Consumer Reports says: “The medical and public-health community has systematically exaggerated the benefits of screening for years and downplayed the harms. Their report quotes a leading physician to say in 2008 there were an estimated 70,000 women 40 and older who were found to have small, non-aggressive tumors that were treated even though “they probably wouldn’t be life-threatening.”
Lifetime risk for a woman developing breast cancer is ~10%. This in itself says 9 of 10 women screened for the disease will not benefit from screening and may be mistakenly diagnosed with cancer they don’t have.
What is known is that BRCA-1 and BRCA-2 are cancer suppressor genes. A mutation in these genes can spell trouble for women over their lifetime. Yet, death from breast cancer is not inevitable as it is admitted lifestyle choices reduce the risk considerably. This suggests these genes are repairable.
It is well known that certain small molecules can aid in DNA repair. One of the most promising molecules is resveratrol, known as a red wine molecule.
For example, resveratrol has been shown to target BRCA-1 and BRCA-2 genes and activate them to control breast cancer cell growth in a lab dish. Reduced activity of the BRCA-1 gene accompanies breast cancer. In a lab dish, resveratrol activated (increased gene expression) of the BRCA-1 gene human breast cancer cells.
Resveratrol contributes to the stability of the genome (library of genes) via repair of double-strand DNA breaks. DNA double-strand DNA breaks, the most severe type of mutation, if unrepaired cause ovarian tissues to age prematurely.
Living cells go through renewal cycles as old cells die and new ones replace them. Slowing the cell renewal cycle enhances DNA repair and, for example, slow or prevent the susceptibility of healthy ovarian tissues to progress into cancerous tissue. Low-dose resveratrol slows the cell renewal cycle (S-phase), thus facilitating DNA repair.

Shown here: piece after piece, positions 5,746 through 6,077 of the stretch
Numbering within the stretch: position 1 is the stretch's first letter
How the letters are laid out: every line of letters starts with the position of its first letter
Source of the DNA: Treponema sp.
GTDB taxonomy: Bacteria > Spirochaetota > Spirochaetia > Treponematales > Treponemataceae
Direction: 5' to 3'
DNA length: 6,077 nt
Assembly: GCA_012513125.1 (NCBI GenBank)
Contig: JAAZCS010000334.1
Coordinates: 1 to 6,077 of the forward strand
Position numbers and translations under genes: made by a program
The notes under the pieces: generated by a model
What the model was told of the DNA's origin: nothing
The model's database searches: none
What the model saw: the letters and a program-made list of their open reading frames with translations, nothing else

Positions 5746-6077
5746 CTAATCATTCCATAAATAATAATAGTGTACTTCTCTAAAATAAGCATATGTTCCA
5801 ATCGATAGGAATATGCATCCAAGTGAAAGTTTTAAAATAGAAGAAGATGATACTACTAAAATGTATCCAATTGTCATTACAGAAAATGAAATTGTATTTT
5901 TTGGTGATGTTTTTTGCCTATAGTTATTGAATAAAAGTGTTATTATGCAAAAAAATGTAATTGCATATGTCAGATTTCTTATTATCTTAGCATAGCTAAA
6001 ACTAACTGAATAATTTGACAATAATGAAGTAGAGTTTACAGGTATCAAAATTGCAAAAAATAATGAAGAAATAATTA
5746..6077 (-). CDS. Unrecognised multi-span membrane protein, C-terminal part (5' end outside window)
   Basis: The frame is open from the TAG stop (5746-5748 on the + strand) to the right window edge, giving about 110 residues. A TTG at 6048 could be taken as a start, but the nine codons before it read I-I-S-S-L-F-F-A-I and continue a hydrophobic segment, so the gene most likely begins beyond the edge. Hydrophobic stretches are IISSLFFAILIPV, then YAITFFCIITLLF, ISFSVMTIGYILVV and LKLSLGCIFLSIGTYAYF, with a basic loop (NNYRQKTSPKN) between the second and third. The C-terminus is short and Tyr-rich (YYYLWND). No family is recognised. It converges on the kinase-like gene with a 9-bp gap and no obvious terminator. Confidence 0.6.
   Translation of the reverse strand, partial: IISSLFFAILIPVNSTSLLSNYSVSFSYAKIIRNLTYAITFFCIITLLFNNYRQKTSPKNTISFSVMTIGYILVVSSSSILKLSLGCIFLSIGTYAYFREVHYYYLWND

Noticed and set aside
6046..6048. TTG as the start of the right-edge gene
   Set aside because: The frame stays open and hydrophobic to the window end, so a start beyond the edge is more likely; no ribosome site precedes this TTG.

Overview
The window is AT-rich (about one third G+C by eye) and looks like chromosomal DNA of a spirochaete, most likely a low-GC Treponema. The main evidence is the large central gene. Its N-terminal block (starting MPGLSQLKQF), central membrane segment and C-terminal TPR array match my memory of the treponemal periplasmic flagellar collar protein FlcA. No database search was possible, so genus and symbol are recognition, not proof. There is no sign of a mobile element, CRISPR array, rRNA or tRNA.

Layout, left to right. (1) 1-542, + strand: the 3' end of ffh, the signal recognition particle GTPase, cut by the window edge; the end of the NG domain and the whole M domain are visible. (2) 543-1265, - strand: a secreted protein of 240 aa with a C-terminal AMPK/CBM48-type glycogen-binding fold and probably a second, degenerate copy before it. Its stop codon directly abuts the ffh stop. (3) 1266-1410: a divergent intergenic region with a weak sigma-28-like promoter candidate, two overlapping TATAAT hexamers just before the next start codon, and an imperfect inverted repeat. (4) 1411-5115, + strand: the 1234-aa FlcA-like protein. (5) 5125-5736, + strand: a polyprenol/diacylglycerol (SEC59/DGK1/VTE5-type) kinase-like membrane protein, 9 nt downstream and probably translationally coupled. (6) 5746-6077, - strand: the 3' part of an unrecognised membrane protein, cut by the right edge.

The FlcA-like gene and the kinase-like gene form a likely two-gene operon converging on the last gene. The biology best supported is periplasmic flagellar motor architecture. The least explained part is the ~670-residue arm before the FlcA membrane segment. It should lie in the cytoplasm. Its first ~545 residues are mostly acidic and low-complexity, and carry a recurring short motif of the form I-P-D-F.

Breast cancers emanating from mutated BRCA-1 and BRCA-2 genes over-activate the hypoxia inducing-1 (HIF-1) gene. Hypoxia is a state where cancer cells no longer rely upon oxygen for cell energy and produce sugar. Resveratrol down-regulates the HIF-1 gene.
It is also well known that elevated estrogen levels are associated with BRCA gene mutations. Resveratrol has been identified as a natural molecule that serves as a safe replacement for estrogen and is a candidate for prevention of breast cancer.
Furthermore, resveratrol has also been shown to inhibit the movement and spread of cancer (metastasis) in advanced stages of breast cancer.
Resveratrol is considered a superior molecule in preventing the initiating step that turns healthy cells into cancer cells.
Physicians are not likely to know much about resveratrol in regard breast cancer and any advice to take resveratrol pills would fall outside the existing standard of care for this disease. However, most women would not be taking resveratrol as treatment but rather prevention.
Asking doctors about resveratrol pills is likely to be met with disfavor. However, given there is no proven or available breast cancer preventive agent available today, women may want to ask this question: “what harm could come from it?”
Because resveratrol is a natural molecule that is widely available dietary supplement it is not likely to undergo the drug approval process. If any brand of resveratrol pill would undergo successful testing that it prevents breast cancer it would be forced, by definition, into being a high-priced drug by the Food & Drug Administration. Even if clinical trials were started soon it would take years to prove resveratrol prevents BRCA-1 mutations that promote breast cancer. There is no financial incentive for pharmaceutical companies or physicians to submit resveratrol for clinical testing as a breast cancer preventive.
All what you have read here about resveratrol has been published for some time now but not one human clinical trial has been launched for breast cancer prevention. Modern medicine may be intentionally overlooking the most promising anti-cancer weapon ever conceived.
No brand of resveratrol pill can make any claim it cures, treats or prevents any disease. But consumers can read and learn about resveratrol and elect to take resveratrol on their own, despite the lack of studies that validate a specific brand.
It is important to recognize most brands of resveratrol pills have been found to be biologically inactive and it would be important to choose a brand that stabilizes resveratrol, as it is a molecule that is vulnerable to degradation once exposed to light, heat or oxygen, as well as a brand that has undergone safe and successful use in animals and humans. Low dose resveratrol is considered superior to high dose resveratrol.
Based upon the best available evidence today, resveratrol pills are unproven, but certainly not disproven, and are probably the most promising preventive measure against breast cancer that exists, BRCA-1 gene mutations included. ©2013 Bill Sardi, ResveratrolNews.com and KnowledgeOfHealth.com